Chief Editor: Ansar Mahmood Bhatti

Pakistan, Russia inching closer: a step in the right direction

Hamza

By Ansar Mahmood bhatti

Pakistan and Russia, after being at odds for a while seem to have realized that straining of relations and disengagement is not a solution when it comes to building bridges and developing new linkages.

That is exactly what a Russian think-tank Dr. Vladimir Kozin expressed on February 27, 2018 during a seminar on SCO held under the aegis of Centre for Global and Strategic Studies (GSS) at the Islamabad Serena Hotel. Dr. Kozin was of the view Pakistan and Russia are natural allies for the reason that both are located not only nearby but at a very strategic location.

Russia he said greatly values relations with Pakistan and wishes to strengthen this relationship in the days to come.

The Russian intellectual went a step ahead saying the US sees Shanghai Cooperation Organization (SCO) as a major threat hence is hell bent upon creating fissures among the SCO member countries.

With this in context, the US over the years has exerted huge pressure on Pakistan on various pretexts – terrorism of course being at the top of the list.

The US he said never recognized or appreciated Pakistan’s massive efforts and endless sacrifices which it rendered in the war against terrorism. He hastened to add that Russia fully recognized all these efforts with Moscow looking forward to giving new dimensions to its relations with Pakistan.

The scholar was also very critical about India’s over inclination and upward trend in relations with the US, an aspect that is of grave concern to Moscow. He viewed that Islamabad had an ample space and opportunity of cultivating stronger links with Moscow. But the initiative has to come from Islamabad, he made it abundantly clear.

The SCO came into being in June 2001 to promote regional cooperation among the member countries and foster active political, economic and cultural environment.

The idea of establishment of this forum was to achieve progress in all spheres without the help and involvement of the US but afterwards it was transformed into a political alliance with both China and Russia trying to safeguard their regional as well global interests from the SCO platform.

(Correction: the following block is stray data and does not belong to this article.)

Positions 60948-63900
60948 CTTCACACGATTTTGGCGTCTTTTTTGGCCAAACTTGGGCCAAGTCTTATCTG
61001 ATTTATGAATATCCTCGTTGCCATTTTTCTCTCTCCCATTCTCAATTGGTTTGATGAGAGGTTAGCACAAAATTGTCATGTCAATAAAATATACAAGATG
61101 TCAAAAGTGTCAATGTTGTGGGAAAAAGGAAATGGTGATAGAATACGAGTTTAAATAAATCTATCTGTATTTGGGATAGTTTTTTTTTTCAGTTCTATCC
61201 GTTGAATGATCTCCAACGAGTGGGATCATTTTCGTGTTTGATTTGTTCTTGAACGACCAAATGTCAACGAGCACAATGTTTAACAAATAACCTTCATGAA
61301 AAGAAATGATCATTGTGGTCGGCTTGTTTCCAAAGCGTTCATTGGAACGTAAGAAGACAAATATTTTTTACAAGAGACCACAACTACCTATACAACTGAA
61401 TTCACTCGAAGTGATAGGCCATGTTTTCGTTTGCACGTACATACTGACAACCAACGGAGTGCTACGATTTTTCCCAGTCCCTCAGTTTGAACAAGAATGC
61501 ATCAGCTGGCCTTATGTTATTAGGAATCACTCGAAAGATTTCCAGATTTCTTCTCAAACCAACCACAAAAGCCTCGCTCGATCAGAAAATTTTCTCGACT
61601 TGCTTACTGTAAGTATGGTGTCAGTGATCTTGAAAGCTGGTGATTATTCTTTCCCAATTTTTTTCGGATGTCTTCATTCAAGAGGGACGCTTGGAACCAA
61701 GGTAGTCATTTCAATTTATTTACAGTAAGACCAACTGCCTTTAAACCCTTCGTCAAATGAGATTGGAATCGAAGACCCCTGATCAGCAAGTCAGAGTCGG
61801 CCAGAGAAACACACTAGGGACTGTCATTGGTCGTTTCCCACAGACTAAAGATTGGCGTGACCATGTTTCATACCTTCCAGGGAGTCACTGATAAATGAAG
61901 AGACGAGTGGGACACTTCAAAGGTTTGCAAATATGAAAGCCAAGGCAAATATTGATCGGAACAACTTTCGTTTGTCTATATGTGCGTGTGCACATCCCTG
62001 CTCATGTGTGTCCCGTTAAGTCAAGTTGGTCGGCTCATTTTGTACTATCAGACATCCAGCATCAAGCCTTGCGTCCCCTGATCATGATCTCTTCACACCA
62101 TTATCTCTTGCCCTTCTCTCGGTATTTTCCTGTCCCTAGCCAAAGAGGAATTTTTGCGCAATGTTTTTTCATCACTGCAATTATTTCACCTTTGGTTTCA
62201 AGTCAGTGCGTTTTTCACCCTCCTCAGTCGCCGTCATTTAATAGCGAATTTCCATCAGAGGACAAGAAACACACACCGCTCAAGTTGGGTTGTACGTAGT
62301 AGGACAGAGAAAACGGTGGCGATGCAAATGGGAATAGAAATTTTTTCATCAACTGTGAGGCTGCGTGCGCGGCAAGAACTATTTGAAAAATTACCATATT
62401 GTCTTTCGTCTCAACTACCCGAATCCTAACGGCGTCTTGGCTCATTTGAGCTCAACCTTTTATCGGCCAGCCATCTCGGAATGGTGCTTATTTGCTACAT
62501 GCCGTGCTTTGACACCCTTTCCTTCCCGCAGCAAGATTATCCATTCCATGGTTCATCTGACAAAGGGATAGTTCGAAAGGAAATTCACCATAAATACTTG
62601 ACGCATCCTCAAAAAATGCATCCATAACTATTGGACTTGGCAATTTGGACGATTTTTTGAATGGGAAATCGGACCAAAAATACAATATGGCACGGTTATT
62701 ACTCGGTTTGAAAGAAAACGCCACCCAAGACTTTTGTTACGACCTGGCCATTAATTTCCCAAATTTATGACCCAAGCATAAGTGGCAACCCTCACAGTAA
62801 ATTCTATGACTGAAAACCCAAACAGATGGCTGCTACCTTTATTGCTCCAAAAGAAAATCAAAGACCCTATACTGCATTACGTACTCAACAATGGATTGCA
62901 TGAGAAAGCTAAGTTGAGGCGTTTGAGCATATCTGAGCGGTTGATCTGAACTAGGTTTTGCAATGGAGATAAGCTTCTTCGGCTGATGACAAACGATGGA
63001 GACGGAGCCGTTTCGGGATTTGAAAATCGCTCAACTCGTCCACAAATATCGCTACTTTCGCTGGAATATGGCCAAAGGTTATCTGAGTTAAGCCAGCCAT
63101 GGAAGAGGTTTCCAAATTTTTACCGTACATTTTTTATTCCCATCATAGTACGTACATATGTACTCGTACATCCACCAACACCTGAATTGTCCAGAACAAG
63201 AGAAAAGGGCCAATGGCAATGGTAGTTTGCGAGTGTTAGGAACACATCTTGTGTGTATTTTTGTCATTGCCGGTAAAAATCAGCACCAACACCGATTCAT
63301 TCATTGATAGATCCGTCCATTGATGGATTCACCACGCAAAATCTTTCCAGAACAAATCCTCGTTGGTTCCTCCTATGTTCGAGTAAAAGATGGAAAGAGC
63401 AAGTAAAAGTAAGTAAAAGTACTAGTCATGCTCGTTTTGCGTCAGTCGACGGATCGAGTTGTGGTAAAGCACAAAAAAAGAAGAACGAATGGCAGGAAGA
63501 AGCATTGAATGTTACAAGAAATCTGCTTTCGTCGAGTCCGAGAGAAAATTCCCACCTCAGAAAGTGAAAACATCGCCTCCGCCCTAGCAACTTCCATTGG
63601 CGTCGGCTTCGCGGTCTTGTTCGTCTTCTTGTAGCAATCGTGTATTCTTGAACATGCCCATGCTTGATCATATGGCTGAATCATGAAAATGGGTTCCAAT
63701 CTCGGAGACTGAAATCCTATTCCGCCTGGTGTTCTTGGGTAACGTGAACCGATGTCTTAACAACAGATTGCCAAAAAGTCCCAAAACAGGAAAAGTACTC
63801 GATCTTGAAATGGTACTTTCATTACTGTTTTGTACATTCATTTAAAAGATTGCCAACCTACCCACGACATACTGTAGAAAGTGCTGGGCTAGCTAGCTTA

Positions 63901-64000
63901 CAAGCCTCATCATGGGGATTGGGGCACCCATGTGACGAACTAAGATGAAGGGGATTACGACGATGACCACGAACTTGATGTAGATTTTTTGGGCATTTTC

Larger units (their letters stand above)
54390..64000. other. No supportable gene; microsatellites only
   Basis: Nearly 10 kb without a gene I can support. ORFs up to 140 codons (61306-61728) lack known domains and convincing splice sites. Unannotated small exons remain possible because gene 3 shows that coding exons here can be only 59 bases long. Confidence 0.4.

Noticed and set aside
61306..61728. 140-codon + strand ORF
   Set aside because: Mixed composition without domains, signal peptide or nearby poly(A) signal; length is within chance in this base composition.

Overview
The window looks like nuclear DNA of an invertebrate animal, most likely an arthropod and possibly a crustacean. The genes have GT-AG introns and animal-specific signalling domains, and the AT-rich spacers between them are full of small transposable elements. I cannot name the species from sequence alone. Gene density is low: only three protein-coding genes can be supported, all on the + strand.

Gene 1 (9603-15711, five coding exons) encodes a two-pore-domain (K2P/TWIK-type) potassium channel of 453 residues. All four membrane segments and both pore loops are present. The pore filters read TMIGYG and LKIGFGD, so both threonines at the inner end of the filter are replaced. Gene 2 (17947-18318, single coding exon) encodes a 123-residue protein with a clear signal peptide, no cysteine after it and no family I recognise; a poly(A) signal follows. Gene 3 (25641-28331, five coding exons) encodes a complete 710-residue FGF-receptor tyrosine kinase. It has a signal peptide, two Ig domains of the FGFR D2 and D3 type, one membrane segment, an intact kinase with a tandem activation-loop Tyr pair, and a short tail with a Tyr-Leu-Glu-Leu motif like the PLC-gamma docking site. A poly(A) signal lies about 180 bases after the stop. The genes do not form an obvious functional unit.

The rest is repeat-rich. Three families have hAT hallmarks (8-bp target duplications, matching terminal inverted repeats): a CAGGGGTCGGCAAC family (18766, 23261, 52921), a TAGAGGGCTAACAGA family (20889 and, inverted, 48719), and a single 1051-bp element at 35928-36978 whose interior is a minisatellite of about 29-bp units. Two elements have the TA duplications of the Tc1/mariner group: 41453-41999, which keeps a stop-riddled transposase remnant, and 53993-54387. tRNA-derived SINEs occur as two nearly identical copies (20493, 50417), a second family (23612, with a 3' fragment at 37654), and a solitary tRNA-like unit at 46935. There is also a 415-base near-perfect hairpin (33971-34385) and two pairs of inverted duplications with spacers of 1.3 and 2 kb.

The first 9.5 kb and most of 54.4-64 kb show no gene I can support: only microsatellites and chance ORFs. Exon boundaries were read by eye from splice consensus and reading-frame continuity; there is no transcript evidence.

Pakistan and Russian relations saw an end to the past bitterness for over half a century when President Pervez Musharraf visited Moscow in 2003, that was viewed very optimistically and paved the way for an all round improvement and a bright future of the relations with Russia.

Prime Minister Shaukat Aziz later visited Moscow on 26 October 2005 to participate in the 4th SCO Summit that discussed problems facing the member countries along with overall security situation of the region.  This was the first presence of

Pakistan at the SCO after getting an observer status along with India, Iran and Mongolia. Both countries since then maintain closer links in all fields. Recent visit of Pakistan’s Foreign Minister Khawaja Asif to woo Russians against American led move to put Pakistan in the watch list, in fact paid dividends with Russia extending expressive support to Pakistan.

As rightly mentioned by the Russian scholar, SCO needs to transform itself into a military alliance also with a view to keeping at bay the forces that see this bloc with ill-intentions.

Some years ago when relations between Pakistan and Russia were perhaps not as cordial as they are now, I suggested to the Russian ambassador that a visit of Russian President Vladimir Putin to Pakistan will surely contribute towards promotion of bilateral relations.

His reply was rather blunt. Let us have some common grounds and substantial reasons for the Russian president to come to Pakistan.

Present state of good will in the relations between the two countries ostensibly provides genuine reasons for the Russian president to pay an official visit to Pakistan.

Summing up, as rightly remarked by Dr. Kozin, despite the negative propaganda and anti-SCO approach of Trans-Atlantic countries, cooperation among SCO and regional countries should not stop.

The more these countries increase intra-state cooperation, the better it would be for the well-being of the organization and the region as a whole.






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